To wrap it up, I recently read that the amount of happiness that science and technology have given us in the last 100 years much out-weighs the happiness given to us by religion in the past 2000 years!
‘What the hell are we doing’, isn’t this enquiry justified now?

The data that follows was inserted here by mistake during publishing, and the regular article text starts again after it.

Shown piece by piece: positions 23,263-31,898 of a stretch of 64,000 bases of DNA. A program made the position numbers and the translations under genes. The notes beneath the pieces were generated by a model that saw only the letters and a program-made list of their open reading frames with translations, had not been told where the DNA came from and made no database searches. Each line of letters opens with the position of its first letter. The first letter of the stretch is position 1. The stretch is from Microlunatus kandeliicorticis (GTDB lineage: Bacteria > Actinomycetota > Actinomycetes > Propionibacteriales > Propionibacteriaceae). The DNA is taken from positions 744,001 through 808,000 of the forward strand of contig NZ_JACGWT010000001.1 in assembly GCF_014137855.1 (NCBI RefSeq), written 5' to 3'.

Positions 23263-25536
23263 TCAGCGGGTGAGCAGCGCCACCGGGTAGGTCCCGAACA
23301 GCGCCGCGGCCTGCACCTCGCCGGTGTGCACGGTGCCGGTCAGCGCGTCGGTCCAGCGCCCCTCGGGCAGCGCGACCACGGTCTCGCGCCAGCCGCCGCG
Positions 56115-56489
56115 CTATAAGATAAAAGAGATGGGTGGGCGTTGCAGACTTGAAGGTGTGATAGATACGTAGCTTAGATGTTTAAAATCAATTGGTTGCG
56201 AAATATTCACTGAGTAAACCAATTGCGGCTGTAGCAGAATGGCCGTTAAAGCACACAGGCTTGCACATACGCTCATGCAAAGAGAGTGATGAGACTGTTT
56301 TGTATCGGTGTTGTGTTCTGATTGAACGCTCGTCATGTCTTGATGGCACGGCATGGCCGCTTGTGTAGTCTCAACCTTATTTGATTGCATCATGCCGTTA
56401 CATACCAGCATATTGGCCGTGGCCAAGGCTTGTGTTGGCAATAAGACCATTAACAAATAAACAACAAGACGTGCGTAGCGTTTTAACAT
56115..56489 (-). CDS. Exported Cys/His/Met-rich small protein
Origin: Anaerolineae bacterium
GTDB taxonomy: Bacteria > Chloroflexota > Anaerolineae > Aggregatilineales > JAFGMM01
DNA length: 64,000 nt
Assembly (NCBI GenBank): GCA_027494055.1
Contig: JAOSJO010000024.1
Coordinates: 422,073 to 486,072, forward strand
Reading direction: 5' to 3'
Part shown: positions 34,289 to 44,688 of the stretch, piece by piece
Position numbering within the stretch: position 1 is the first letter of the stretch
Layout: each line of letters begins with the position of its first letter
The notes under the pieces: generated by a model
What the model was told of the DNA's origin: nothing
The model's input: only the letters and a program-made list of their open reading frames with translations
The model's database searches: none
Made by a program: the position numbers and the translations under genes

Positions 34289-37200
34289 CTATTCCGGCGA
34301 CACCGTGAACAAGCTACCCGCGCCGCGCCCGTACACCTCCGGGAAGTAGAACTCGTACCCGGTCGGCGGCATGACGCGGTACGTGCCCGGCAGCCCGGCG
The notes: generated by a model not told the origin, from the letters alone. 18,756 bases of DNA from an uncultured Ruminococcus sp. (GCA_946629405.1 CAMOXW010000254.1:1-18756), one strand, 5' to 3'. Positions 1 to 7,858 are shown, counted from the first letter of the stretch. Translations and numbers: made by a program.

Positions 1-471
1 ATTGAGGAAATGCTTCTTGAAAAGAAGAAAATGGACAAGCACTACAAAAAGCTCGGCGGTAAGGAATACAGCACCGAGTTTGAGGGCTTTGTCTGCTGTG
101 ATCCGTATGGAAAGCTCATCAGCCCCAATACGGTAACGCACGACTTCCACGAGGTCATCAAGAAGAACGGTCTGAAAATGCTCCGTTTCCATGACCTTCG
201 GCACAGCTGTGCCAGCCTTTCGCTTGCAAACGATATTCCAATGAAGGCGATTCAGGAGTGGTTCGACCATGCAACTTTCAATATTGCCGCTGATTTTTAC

At my Mumbai home, everyone was out on work. I was relaxed, creative and home alone, yet again. Lazily I walked into my balcony and checked the potato and onion basket. There were about 8 small potatoes and a few onions that were beginning to look neglected. Suddenly a 40 year old flash-back struck me! One evening during a family chat session my father, late Prem Sagar Sharma, narrated a simple recipe to us. I remember he called it Dahi Aloo. Living alone in his early working life, my father had to manage his own cooking. Thus preparing simple and quick dishes must have been a necessity for him. And that is how this potato recipe was; short and simple. In my parent’s home, I never cooked anything entirely on my own. My mother late Shakuntala Sharma, may not have allowed me to do so. She was a very uncomplicated, at the same time very competent cook herself… Well, it is difficult to say, how this recipe stayed in my mind. But good it did; because along with it memory of my father also was revives. Main points in its favor were that it was simple to cook, did not need too many ingredients and did not take long. It should be done before anyone returned home. Also there was not much investment at risk. After all a few potatoes and a bowl of left over curds was all that I needed. I decided to go ahead and do some cooking. Ingredients: Potatoes: 6-8 medium sized/ peeled and chopped thin in length Onions: 2 medium sized/ chopped thinCurds: 1 ice-cream bowl sized full/ Grated garlic: 1 Tb spoon full Green chilies: 2/ cut each into 4 parts for visibility Oil: 2 Tb spoon full Cumin seeds (Jeera): 1 Tb spoon full Doing it: After cutting the potatoes leave them in water to soak in a dish. Put a wok on fire and pour 2Tb spoon oil in it. After it is heated add Jeera (cumin seeds) and let it splutter until it turns light brown. Then add sliced onions, finely chopped green chillies, grated garlic. Sauté it little till it gets soft and onion loses its crispness; but garlic and cumin seeds should retain their aroma. Too much sautéing will kill it. Add the potatoes now and start turning them to mix everything well. After the potatoes get a uniform coat of the spices/masala, lower the fire and keep turning it with a spatula until potatoes look well marinated. It may take 3-4 min. Add a bowl of water to Dahi and whip it a little with a spoon, to mix it. It may look a bit like Punjabi drink Lassi. Pour it into the wok. Now add salt to taste, stir until the mixture smoothens. Cover the wok and let it cook on the medium fire for first 3-4 min. When potatoes become a little softer; then turn the fire slowest for last few minutes. Because this is supposed to be dry dish, keep checking it in case potatoes are getting stuck/burnt to the wok bottom. It should not take more than 12-15 min to cook. When potatoes are cooked well, turn the gas off, cover the wok and let it rest for a few minutes. When it is ready, color of the dish should look whitish bland. The steam from it should smell a little sour. Depending upon the strength of the chilies it should be pungent to taste and carry a definite sour taste of Dahi broken down with heat. According to seasons you get potatoes that cook faster, some don’t. So check them out by their look before hand. Amount of water mixed in Dahi will depend upon the quality of potatoes. Hard potatoes will need more water. In another variation you could make this dish with thick gravy too. In that case please add some more water to the Dahi. You could also increase the quantity of Dahi to one and a half ice-cream bowl. You could replace garlic with 1Tb spoon of ginger. In this case use 1 green chili or none in place of 2, because ginger has its own hot taste. Taste of sour curdled curd is the main idea, so don’t let other stronger tastes override it. When I last cooked this dish, I had used a bowl of left over curds. It had been lying in the refrigerator for the last 3 days and thus had turned a little sour already; just like those neglected potatoes. My children totally endorsed the way the dish turned out. My daughter’s colleagues at work tasted it and asked her for its recipe. Some time things do work out. So, don’t be anxious like, ‘hope it doesn’t taste bad’; be anxious ‘suppose it comes out great and everyone loves it’?